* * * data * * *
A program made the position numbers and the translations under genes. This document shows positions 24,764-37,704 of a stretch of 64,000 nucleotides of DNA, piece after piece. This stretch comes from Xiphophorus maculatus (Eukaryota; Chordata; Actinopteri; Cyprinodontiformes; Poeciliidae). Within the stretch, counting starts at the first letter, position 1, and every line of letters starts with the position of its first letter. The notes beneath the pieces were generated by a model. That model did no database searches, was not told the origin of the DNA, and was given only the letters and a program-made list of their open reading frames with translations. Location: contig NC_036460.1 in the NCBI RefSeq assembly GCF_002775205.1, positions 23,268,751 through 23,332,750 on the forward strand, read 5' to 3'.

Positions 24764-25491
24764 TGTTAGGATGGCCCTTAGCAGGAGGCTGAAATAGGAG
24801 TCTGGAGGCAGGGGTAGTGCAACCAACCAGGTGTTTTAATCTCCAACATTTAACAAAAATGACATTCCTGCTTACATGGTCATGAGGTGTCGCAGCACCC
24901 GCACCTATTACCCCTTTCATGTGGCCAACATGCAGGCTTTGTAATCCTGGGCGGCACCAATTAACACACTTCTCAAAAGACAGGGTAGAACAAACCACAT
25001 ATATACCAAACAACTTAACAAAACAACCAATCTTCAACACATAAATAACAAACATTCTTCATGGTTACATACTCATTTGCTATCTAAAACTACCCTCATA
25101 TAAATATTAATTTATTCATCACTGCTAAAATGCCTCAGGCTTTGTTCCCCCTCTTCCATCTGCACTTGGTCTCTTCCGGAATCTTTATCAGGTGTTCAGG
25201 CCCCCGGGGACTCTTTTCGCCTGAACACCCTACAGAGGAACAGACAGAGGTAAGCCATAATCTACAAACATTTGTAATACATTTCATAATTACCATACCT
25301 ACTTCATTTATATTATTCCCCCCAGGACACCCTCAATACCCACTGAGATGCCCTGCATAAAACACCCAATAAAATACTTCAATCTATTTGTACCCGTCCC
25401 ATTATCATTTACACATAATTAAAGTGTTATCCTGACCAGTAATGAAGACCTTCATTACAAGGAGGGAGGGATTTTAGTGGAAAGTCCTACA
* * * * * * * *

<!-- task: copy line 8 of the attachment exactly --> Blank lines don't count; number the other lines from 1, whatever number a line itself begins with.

25201 CCCCCGGGGACTCTTTTCGCCTGAACACCCTACAGAGGAACAGACAGAGGTAAGCCATAATCTACAAACATTTGTAATACATTTCATAATTACCATACCT